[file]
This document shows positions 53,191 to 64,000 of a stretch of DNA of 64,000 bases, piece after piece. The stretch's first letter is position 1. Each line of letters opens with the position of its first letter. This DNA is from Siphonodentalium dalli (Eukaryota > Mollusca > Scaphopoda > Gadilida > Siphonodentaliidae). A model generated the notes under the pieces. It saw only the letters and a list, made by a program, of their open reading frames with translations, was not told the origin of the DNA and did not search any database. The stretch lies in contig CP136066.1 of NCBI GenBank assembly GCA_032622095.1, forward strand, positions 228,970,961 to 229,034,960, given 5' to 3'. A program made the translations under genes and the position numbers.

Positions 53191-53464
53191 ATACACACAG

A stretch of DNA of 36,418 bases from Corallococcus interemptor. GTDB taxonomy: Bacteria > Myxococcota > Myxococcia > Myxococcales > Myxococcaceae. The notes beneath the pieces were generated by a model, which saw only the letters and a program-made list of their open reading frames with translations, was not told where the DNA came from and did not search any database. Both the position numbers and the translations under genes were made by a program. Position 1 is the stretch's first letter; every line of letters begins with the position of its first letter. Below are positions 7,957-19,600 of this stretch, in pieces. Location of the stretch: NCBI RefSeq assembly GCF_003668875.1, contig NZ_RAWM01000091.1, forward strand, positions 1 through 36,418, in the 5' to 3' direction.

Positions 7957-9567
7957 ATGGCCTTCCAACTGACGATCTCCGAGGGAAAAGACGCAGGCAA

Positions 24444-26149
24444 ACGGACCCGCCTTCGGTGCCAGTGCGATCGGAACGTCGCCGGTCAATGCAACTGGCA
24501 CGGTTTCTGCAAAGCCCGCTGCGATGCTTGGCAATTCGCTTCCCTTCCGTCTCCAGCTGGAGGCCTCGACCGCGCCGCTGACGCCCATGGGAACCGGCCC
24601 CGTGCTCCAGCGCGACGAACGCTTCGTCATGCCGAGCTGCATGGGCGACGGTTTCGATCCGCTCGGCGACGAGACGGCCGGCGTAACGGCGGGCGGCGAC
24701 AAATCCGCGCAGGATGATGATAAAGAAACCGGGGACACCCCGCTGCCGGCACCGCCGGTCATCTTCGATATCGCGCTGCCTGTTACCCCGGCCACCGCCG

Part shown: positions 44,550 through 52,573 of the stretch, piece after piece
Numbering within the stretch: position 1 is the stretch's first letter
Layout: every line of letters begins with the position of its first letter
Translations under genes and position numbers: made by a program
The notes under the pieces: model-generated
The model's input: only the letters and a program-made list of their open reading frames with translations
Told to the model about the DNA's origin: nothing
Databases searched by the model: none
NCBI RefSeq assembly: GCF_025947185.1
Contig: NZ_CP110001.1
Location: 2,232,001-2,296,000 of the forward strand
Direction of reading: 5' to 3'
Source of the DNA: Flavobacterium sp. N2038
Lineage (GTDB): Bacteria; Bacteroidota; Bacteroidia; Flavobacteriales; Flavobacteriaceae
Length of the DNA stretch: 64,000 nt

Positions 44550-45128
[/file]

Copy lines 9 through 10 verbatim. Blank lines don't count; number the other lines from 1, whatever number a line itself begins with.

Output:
24501 CGGTTTCTGCAAAGCCCGCTGCGATGCTTGGCAATTCGCTTCCCTTCCGTCTCCAGCTGGAGGCCTCGACCGCGCCGCTGACGCCCATGGGAACCGGCCC
24601 CGTGCTCCAGCGCGACGAACGCTTCGTCATGCCGAGCTGCATGGGCGACGGTTTCGATCCGCTCGGCGACGAGACGGCCGGCGTAACGGCGGGCGGCGAC